Three girls. Three high schools. Three gotta-read stories.
In Fashion by Felicia Pride
When boho-style Nina Parker straightens her Afro, loses the long skirts and gets a total makeover for her new private school, the cutest guy notices -- yes! But so does the meanest girl, Vivica, leader of the V-Girls, who wants Jeffrey for herself.
Double Act by Debbie Rigaud
In the hood, Mia Chambers is the "smart girl," but at her prestigious new prep school, she hardly stands out. So Mia does what it takes . . . only to be accused of selling out by her old friends.
The Summer She Changed Her Name by Karen Valentin
At first, Giselle Johnson hates spending the summer with her mother's relatives in the Dominican Republic. But she soon starts loving island life and even changes her name to Yisel. But when she returns home, no one seems to know what to do with the new Giselle . . .
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August 31, 2007
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Excerpt from Hallway Diaries by Felicia Pride
"This is the most black folks you've been around in your entire life, isn't it?" That's how my Aunt Lena greeted me at the "Back to Baltimore" cookout my family threw to celebrate our homecoming.
I hadn't seen her in quite some time. Actually, I hadn't seen many of my relatives in quite some time. Aunt Lena's mouth hadn't changed much. Neither had Uncle Cleo's deafening laugh. My father's brother was still built like an ex-football player. He desperately tried to lift me into the air, although I had to remind him that I was fourteen, and no longer five.
On my last summer visit to "The City That Reads," I'd welcomed the spicy smell of crabs and the paddle boat ride around the Inner Harbor. But this was not a short summer visit. It was a permanent life-changing catastrophe. This wasn't the usual family gathering where a few of the Parkers congregated to play cards, gossip, and overeat. This was a full-blown invite to the entire clan to discuss how young Nina won't be able to adapt from the lily-white suburbs of Rainhaven, New Jersey, to the urban streets of Baltimore City.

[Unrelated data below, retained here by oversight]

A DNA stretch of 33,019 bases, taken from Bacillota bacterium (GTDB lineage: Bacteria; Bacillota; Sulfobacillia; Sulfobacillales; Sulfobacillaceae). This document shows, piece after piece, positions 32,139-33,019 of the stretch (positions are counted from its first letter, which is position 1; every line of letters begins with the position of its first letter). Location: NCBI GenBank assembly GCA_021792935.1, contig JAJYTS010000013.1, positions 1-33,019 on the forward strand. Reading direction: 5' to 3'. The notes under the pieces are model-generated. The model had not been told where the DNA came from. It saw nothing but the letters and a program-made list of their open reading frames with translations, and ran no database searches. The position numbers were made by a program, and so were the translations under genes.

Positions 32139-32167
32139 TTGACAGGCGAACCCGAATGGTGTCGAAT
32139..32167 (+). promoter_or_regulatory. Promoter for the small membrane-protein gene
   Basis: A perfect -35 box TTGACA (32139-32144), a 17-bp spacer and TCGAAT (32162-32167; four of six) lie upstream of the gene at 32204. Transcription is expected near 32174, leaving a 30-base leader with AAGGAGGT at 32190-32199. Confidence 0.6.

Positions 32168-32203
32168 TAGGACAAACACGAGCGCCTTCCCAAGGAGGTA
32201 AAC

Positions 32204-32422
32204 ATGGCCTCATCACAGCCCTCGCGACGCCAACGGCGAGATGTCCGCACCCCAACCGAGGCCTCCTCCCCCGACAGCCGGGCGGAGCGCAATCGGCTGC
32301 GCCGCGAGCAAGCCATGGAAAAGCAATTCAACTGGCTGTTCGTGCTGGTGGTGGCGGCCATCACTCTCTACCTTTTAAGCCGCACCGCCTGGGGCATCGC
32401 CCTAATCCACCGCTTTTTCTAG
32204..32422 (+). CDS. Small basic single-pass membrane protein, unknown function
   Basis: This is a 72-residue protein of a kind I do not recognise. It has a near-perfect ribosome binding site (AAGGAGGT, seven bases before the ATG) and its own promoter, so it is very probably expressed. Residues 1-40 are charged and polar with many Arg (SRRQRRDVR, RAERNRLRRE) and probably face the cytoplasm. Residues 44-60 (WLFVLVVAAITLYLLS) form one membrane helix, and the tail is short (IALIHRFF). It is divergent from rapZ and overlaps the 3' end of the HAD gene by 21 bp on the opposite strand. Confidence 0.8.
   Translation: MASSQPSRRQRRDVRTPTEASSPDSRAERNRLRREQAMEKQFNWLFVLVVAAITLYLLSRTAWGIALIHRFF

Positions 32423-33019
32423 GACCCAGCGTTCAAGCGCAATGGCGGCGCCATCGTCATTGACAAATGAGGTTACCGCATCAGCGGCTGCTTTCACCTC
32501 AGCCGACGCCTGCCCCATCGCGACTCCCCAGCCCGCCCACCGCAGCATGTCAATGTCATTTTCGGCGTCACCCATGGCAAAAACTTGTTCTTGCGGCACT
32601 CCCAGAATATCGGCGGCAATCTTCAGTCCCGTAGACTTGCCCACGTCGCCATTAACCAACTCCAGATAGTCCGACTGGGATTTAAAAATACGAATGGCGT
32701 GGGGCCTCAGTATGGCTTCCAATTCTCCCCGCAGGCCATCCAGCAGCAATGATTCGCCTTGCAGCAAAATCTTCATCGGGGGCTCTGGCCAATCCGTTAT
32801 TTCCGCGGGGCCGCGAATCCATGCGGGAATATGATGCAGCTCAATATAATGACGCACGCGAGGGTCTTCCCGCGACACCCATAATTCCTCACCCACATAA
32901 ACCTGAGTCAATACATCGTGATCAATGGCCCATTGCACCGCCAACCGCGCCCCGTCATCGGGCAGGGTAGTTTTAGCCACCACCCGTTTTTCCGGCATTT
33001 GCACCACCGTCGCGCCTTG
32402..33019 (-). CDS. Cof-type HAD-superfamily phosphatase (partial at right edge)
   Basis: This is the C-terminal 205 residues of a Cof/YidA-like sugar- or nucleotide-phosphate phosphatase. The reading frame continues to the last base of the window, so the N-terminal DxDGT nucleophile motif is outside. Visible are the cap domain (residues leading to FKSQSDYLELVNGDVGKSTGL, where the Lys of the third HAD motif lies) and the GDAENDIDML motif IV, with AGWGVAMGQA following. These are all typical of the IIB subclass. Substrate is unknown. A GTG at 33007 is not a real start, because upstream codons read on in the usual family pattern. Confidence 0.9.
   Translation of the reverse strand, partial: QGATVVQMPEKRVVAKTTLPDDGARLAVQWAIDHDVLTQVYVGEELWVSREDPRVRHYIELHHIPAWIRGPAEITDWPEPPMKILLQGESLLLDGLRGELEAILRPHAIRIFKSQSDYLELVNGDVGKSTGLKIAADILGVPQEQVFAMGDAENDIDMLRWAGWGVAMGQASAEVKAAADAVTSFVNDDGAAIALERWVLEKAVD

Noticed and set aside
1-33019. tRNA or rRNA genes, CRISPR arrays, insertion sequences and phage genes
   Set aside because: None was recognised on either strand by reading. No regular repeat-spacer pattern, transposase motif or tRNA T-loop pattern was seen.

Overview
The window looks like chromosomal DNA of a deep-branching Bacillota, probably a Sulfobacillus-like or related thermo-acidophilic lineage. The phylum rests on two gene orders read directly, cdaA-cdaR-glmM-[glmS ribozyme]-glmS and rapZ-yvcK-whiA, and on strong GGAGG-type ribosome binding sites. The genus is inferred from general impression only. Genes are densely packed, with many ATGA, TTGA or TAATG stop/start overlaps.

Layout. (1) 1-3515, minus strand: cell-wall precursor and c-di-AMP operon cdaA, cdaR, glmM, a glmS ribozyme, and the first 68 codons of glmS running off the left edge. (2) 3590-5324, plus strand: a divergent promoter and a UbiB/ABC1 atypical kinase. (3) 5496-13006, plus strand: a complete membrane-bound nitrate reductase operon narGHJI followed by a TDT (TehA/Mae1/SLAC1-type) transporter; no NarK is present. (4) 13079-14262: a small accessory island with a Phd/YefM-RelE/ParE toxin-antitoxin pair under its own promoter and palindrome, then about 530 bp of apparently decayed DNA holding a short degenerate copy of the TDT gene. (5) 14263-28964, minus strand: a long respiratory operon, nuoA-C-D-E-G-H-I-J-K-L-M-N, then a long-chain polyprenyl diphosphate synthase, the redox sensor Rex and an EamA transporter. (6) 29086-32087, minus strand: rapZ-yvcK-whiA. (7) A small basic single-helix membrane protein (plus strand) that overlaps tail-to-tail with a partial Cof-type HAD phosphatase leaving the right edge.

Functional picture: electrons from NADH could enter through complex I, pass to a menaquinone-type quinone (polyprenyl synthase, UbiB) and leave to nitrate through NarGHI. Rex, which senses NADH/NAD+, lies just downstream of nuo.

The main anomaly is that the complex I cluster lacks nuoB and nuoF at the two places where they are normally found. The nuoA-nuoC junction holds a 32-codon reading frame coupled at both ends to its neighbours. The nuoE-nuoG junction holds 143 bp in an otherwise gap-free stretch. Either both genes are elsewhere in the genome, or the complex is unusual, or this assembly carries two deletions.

The contrived celebration was held in the square courtyard at the six-family apartment building that A & I bought. I should mention that behind my parents' backs, never to their faces, I call them collectively by their first names, Annie and Isaiah, which I have further shortened to A & I.
Anyway, the concrete area was miserable in comparison to the half acre of grassy land our house in Rainhaven had been situated upon. There were no trees. No shrubs. Not even blades of grass growing from cracks in the concrete. No wonder it was so hard to breathe.
A & I were thrilled that they could purchase this shabby building, which they'd spent the last year or so renovating, in an "up-and-coming" neighborhood in Baltimore City. They hoped to "invest in the community" and "circulate the black dollar." These are their words. Aunt Lena told me it was a bunch of crap and that A & I needed to get off their high horse. I agreed that they were high on something for uprooting us from New Jersey, but I kept that thought to myself.
"Ninaaaa!" My mother sang my name all day to introduce me to family who I had never met. She was reconnecting me with my roots. Her words, not mine. She was wearing one of her long, multicolored African frocks and her left arm was stacked with silver bangles that clanged loudly every time she raised it. She wanted to reacquaint me with three big-breasted, curly-haired women who I learned were my father's cousins. Actually one had rollers in her hair, one was wearing a curly wig that was on crooked and one had what I believed was a Jheri curl. They were squeezed on one of the uncomfortable wooden benches my mother had borrowed from Aunt Lena.
"Hey, baby," they said in unison.
I smiled brightly but didn't dare to speak. Aunt Lena had told me earlier that I needed to leave the white-girl talk behind in Rainhaven. I wanted to tell her that I'd left more than enough in my hometown--friends, a social life, a budding academic career at the prestigious private school Clearview, a beautiful house on the hill, and a healthy distance from crazy family members. But I knew that such a response would warrant a "See, I told you she thinks she's better than us" retort.
The one with the Jheri curl remembered me when I was pooping in diapers and gave me a hug. She almost cut off my circulation between her large bosom and the gold chains that scratched my skin. She smelled like peaches and hot dogs. The other two seemed to be concentrating on something else, perhaps on when Aunt Raquel was bringing her famous potato salad.
My father, with his khaki shorts, leather slip-on sandals, Bob Marley T-shirt, and neck-length dreadlocks, resembled a preppy Rastafarian. He was combing his beard with his hand, which was beginning to gray, while receiving a lesson in the art of grilling from Uncle Cephus. My uncle was wearing one of those Kiss the Cook aprons. His belly protruded from under it like he was due to deliver twins any day.
The rest of my uncles could be found sitting around a brown fold-up table playing pinochle, which my family referred to as the little-known cousin of spades. They were supposed to be sequestered to a basement because their game playing was considered rowdy and inappropriate for young ears. But the building's bottom floor was a boiler room, so they tried unsuccessfully to tone down the cursing for the ten or so children running around playing tag.
"Oh, sh--I mean, smack," Uncle Dwayne yelled. "I didn't have a single heart and I had maybe two spades. That nig--I mean, that Negro is cheating." He looked futuristic, wearing the Robocop sunglasses that he never left the house without.
The womenfolk, as my father liked to say, were either in two places: in the kitchen, cooking too much food, or eating carbs at a picnic table covered with a red and white checkered cloth.